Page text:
You may have long suspected it, but now there’s proof.
This isn’t the sort of news I usually cover in this blog. However, the study result below can serve to demonstrate how dentists can use research to differentiate themselves from the competition.
A study in the Winter 2015 issue of Anesthesia Progressconfirmed that the severity of preoperative dental pain impacted the effectiveness of anesthesia in root canal patients.
The authors evaluated 177 patients in India with pain in one lower mandibular molar. Patients were sorted into three groups: mild, moderate, or severe preoperative pain. Anesthesia consisted of a single, standard dose local. Pain levels were recorded during root canal during this double-blinded study.
Patients with severe preoperative pain were far more likely to experience incomplete relief from the standard dose of anesthesia. In fact, 84% of patients in the severe pain category experienced operative pain compared to 33% of patients in the preoperative mild category, who reported no pain or mild pain during the procedure. The results were independent of age and gender.
One of the greatest concerns that patients have about seeing a dentist the fear of pain.
Numerous attempts have been made to address that in dental marketing, including the labels of “gentle dentistry” and “sedation dentistry.” Those attempts haven’t been overly successful.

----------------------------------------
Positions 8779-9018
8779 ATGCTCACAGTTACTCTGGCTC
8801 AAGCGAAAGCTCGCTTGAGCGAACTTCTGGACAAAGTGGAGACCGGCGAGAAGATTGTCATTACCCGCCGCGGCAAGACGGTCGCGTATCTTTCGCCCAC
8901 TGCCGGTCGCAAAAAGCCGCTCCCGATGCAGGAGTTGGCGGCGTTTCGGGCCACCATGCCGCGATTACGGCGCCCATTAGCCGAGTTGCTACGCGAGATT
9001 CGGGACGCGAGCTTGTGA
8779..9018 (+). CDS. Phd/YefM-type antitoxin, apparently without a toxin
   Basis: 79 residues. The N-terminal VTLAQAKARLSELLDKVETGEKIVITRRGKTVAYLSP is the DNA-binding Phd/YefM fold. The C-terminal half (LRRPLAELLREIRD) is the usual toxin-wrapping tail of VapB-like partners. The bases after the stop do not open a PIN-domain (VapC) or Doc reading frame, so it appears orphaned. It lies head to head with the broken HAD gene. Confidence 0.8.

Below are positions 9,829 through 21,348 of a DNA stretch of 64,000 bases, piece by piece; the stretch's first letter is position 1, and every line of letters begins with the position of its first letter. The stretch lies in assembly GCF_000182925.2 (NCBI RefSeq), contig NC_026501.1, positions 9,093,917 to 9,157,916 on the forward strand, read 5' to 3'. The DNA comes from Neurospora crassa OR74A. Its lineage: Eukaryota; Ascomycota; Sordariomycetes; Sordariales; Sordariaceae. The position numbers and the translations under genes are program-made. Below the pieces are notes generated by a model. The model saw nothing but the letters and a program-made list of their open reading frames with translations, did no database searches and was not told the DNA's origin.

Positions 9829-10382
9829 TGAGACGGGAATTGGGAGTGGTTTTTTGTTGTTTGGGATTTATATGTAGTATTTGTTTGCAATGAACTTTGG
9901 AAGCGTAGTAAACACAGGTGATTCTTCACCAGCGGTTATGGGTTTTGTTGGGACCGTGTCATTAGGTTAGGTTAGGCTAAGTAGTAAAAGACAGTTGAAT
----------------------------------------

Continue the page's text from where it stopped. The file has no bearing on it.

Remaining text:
What this study suggests is that preoperative anesthesia should be tailored to the patient’s reported pain level. Root canal patients who report severe pain would benefit from a supplemental injection as well as the primary.
That’s something you can market to set yourself apart from the competition. How? It’s in the message. What do dental patients who fear pain want to hear? That you’ll take care of them. That they won’t hurt. That you’ll listen to them when they tell you they’re hurting, both preoperatively and during the procedure. That you’ll tailor their pain relief to their reported pain level.
If you’re dealing with a patient who reports severe pain, it may well be because the nerves involved have become hyperexcitable. The intensity and frequency of the nerve impulses really are that bad. It’s not just in the patient’s head.
Clearly, reassurances of pain relief have to apply to the preoperative and operative phases of treatment. Prescribing guidelines make it questionable to give patients an excessive amount of Schedule 1 or 2 opioids postoperatively.
Your state guidelines may limit how you advertise pain relief. Within those limits, the phrasing of your message will set you apart.
Marketing to dental patients is all about getting into their heads and understanding what they want and need to hear. If you can legitimately address those wants and needs in language they understand, you’ve given them a powerful reason to choose you to solve their dental problems.
These kinds of studies don’t come along every day. When they do, look at the results from the patient’s perspective, and ask yourself how you can respond. Your marketing will be more effective, and you’ll attract more patients who want what you have to offer.
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